The campaign for third level institutions to adopt a ‘No-Detriment’ policy has gained a significant amount of political attention over the last week as universities begin to make clear decisions on the issue. Many parties such as Sinn Féin, the Labour Party and the Social Democrats support the policy on a party-wide level whereas Fine Gael and Fianna Fáil continue to dodge the question towards the relevant department with only few TDs from these parties out-rightly supporting the issue. The majority of Independents, however, seem to support the policy in some shape or form. People Before Profit TD Richard Boyd Barrett has also announced his support for the policy.
Thousands of students nationwide have called for academic leniency, claiming some may face disadvantages amid the current health crisis. The No-Detriment policy takes into account students’ circumstances and allows them to only improve their GPA once their exams are passed. An online petition calling for the policy to be introduced in UCD has received over 6,400 signatures.
Sinn Féin, the Green Party, the Labour Party and the Social Democrats are definite supporters of the policy and are using their political influence lobby for students. A number of TDs from these parties have released statements as well as going as far as to contact universities on the issue. Alan Kelly (TD), leader of Labour, has said “our party is fully supportive of this and will continue to fight the case” while Green Party TDs and councilors insist that Education Spokesperson Catherine Martin (TD) is doing her best to communicate with the Department of Education to achieve a favored result.
Fine Gael and Fianna Fáil are taking very different approaches to their more left-wing counterparts. A large number of Fine Gael and Fianna Fáil TDs contacted over the issue have come back with the generic party stance, passing responsibility over to the Department of Education or universities themselves. Michael Martin’s office has said that “ultimately it is universities who must uphold the quality of their qualifications” while Jennifer Carroll Mac Neill (TD) for Fine Gael said “I have brought this to the attention of the Department of Education and Skills”. Several TDs from these parties worry of unfair bias being cast against 2020 graduates if their exam results are deemed to be unrealistic or wrongly graded.
However, not all TDs from these parties share the same generic view. John Lahart, Fianna Fáil TD, has gone as far as to sign a petition and has written directly to presidents and provosts of various higher education institutes. Norma Foley, who is a Fianna Fáil TD from Kerry, has stated “I am fully supportive of the campaign for the introduction of a ‘No Detriment’ policy across our third level institutions”. Online traction continues across the country for the implementation of this policy and the political support is welcomed by the students.
A working group has been established in UCD to negotiate the implementation of policies which take into account students’ potential difficulties in completing end of year assessments online. Students’ Union President Joanna Siewierska and Education Officer Brian Treacy are part of the working group. Siewierska has said that “there’s a couple of student scenarios where the No-Detriment policy wouldn’t necessarily be the best for them.” She expanded by saying the Working Group will return specific policies that are more appropriately tailored to various UCD courses and unique student situations. A blanket university policy seems unlikely to be introduced following the findings of the working group, but according to Siewierska, a number of new rules may be more appropriate.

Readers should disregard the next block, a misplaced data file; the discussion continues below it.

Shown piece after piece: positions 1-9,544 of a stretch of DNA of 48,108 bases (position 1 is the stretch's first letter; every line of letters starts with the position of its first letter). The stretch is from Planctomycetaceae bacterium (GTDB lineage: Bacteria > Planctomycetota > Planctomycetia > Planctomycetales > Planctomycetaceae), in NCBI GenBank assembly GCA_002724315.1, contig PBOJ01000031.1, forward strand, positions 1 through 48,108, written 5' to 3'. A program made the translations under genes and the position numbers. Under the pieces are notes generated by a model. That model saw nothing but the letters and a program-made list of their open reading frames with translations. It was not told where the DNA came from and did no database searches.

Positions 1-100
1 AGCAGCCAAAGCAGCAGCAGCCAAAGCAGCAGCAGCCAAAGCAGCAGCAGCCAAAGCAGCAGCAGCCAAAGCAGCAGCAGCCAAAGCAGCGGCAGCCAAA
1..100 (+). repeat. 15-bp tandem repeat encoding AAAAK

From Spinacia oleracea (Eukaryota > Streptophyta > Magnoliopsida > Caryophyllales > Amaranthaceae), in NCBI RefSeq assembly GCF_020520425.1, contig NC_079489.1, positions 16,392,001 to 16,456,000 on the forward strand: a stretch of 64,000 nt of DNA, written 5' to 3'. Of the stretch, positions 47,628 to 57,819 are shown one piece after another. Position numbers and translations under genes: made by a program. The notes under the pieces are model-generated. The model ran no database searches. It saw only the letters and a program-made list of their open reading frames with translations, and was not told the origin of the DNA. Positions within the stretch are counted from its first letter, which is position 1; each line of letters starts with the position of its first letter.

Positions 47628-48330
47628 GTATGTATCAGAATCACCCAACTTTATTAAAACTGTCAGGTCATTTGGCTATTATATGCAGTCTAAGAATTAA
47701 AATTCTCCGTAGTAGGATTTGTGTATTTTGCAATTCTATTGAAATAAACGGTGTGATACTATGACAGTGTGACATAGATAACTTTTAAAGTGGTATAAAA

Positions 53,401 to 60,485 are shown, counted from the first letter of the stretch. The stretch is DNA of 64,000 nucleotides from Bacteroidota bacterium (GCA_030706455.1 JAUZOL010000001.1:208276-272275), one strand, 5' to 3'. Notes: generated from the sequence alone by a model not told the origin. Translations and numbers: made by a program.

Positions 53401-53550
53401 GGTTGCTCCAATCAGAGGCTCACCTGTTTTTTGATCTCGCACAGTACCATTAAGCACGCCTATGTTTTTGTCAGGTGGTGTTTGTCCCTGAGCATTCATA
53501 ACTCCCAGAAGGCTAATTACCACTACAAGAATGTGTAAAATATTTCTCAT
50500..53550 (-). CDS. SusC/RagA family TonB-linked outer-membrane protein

Trinity College Dublin (TCD) students received an email yesterday outlining a number of mitigating measures being introduced to assist students. Written by the Dean of Undergraduate Studies and the Vice-Provost, the email argues the faults of the policy within an Irish context: “This precise mechanism will not work in our system, as students do not have a running grade point average.”
In a statement yesterday Minister for Higher Education Mary Mitchell O’Connor announced a number of new changes in response to the current government health restrictions. She declared that further and higher education institutions will not be holding written, oral or practical assessments in examination centres during the COVID-19 health crisis. She also thanked higher education institutions for implementing alternative examination arrangements, going on to announce that students will not be penalised if they are unable to participate in the alternative assessments.
The Minister did not, however, acknowledge the mounting appeals from thousands of students nationwide to adopt a ‘No-Detriment’ policy for the remainder of the year, calling for academic leniency amid the COVID-19 crisis.
Other Irish universities have also seen a huge interest in the ‘No-Detriment’ policy, with online petitions gaining just under 6,000 for University College Cork (UCC), Trinity have reached over 4,200 signatures and Dublin City University have managed 3,200.
The National College of Art and Design (NCAD) and Trinity College Dublin (TCD) have announced measures today closely reflect student demands, with NCAD introducing a “Safety-Net” policy which has successfully been introduced in a number of UK universities.
The university has yet to respond to requests for comment on widespread calls for a “No-Detriment” policy in UCD.
More to follow…
Adam O’Sullivan – Reporter